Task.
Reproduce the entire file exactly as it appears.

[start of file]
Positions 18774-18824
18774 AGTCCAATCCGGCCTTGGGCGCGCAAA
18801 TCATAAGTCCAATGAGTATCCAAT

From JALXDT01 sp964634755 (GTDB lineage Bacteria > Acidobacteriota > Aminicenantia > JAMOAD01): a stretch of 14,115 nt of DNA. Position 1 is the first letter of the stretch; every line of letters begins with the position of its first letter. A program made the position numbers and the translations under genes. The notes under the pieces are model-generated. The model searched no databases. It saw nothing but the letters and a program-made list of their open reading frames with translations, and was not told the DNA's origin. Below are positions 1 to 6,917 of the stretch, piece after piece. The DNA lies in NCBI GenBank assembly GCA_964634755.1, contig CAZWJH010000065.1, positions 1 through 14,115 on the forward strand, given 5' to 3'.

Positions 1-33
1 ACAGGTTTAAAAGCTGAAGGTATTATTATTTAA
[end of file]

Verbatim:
Positions 18774-18824
18774 AGTCCAATCCGGCCTTGGGCGCGCAAA
18801 TCATAAGTCCAATGAGTATCCAAT

From JALXDT01 sp964634755 (GTDB lineage Bacteria > Acidobacteriota > Aminicenantia > JAMOAD01): a stretch of 14,115 nt of DNA. Position 1 is the first letter of the stretch; every line of letters begins with the position of its first letter. A program made the position numbers and the translations under genes. The notes under the pieces are model-generated. The model searched no databases. It saw nothing but the letters and a program-made list of their open reading frames with translations, and was not told the DNA's origin. Below are positions 1 to 6,917 of the stretch, piece after piece. The DNA lies in NCBI GenBank assembly GCA_964634755.1, contig CAZWJH010000065.1, positions 1 through 14,115 on the forward strand, given 5' to 3'.

Positions 1-33
1 ACAGGTTTAAAAGCTGAAGGTATTATTATTTAA